In fact, research has shown just the opposite – that high-quality and mature play can actually assist children in learning and becoming fully developed children with literacy, language and social skills.

© 2014 Sinai Marketing and Learning Tree Schools. Authorization to post is granted, with the stipulation that Sinai Marketing and Learning Tree Schools are credited as sole source. Linking to other sites from this document is strictly prohibited, with the exception of herein imbedded links.

Encouraging STEM Learning at Home

SALT LAKE CITY, UTAH – Encouraging children to explore and succeed in STEM (science, technology, engineering and math) areas should begin at home with the parents. Amy Moyes and Bethany Hosking, child care experts in Salt Lake City, explain how parents can help encourage their students.

“STEM skills are becoming increasingly important in our evolving world,” says Moyes, who operates Learning Tree Schools, a child care in Millcreek, Utah, with Hosking. “Parents play a critical role in their children’s educations, and encouraging interest in STEM will help them succeed later in life.”

So what can parents do to foster an early love of STEM?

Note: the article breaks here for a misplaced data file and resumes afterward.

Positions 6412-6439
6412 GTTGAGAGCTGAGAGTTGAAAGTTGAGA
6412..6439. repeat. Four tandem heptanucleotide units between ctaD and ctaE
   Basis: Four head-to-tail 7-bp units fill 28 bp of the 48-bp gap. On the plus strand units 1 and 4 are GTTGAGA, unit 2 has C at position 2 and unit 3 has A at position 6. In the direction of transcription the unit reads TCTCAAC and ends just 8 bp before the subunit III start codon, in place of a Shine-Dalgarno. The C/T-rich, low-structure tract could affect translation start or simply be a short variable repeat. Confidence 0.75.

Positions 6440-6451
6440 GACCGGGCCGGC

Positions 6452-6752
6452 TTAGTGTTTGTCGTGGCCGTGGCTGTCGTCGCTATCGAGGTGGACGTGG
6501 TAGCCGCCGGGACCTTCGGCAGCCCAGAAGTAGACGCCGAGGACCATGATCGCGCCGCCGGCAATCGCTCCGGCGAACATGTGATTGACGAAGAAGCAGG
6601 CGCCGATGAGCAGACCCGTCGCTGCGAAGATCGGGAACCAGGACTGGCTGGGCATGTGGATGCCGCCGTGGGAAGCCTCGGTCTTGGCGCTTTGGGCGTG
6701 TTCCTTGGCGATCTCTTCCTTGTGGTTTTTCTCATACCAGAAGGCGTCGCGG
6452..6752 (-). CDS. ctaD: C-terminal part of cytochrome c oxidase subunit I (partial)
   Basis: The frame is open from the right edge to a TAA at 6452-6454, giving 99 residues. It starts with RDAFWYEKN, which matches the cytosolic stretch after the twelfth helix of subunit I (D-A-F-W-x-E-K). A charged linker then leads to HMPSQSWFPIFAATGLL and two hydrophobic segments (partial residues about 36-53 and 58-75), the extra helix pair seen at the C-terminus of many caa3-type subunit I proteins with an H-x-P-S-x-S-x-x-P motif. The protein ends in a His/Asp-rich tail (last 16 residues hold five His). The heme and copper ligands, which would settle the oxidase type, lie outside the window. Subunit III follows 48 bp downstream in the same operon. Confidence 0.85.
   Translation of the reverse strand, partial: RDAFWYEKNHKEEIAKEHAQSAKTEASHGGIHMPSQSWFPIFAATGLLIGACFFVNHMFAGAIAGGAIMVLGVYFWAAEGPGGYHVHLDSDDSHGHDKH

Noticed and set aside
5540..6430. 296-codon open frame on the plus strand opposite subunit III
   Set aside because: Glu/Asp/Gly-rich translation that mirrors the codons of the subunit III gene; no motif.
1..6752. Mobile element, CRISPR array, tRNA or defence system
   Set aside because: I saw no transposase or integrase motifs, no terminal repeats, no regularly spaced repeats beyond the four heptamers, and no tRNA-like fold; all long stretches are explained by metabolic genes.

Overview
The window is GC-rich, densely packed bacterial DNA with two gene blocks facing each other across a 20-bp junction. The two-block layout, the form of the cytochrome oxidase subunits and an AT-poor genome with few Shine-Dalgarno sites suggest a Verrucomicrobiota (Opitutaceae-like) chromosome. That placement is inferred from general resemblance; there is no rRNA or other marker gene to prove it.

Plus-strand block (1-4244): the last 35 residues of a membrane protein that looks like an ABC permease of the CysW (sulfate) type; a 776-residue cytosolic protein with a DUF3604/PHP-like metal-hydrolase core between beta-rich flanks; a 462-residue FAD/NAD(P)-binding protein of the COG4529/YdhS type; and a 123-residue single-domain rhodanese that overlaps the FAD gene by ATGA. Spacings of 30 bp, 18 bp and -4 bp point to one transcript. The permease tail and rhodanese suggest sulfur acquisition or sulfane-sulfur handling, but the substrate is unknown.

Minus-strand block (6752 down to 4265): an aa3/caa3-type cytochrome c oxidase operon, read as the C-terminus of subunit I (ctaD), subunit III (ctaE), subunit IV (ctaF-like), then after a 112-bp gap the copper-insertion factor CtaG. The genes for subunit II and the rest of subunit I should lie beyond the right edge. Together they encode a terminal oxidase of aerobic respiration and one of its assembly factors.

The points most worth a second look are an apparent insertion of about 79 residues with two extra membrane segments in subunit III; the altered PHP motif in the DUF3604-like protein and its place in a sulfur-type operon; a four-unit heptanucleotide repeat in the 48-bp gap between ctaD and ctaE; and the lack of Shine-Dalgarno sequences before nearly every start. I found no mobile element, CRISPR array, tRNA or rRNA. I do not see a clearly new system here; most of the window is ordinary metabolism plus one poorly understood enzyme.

Begin by setting high expectations for your children. Even at a young age, challenge your children and create a home environment that fosters learning. Support your children in their academic pursuits and encourage them to ask questions and seek the answers on their own.

Regularly talk about the importance of science, technology, engineering and math. Explain how these fields relate to their everyday lives and display examples of how and when you might use these skills.

”Limited educational TV time is acceptable,” says Hosking. “If you allow small increments of television in your home, encourage your children to watch science-oriented shows on The Discovery Channel and PBS. While we encourage limited use of screen time, you can maximize their time spent in front of screens by watching STEM related programming.”

Regularly include trips to museums, planetariums and other such places on your family outings. Not only will they be fun for the whole family, they’ll encourage learning while you’re at it. Go on family nature walks and talk about the vegetation and wildlife you see.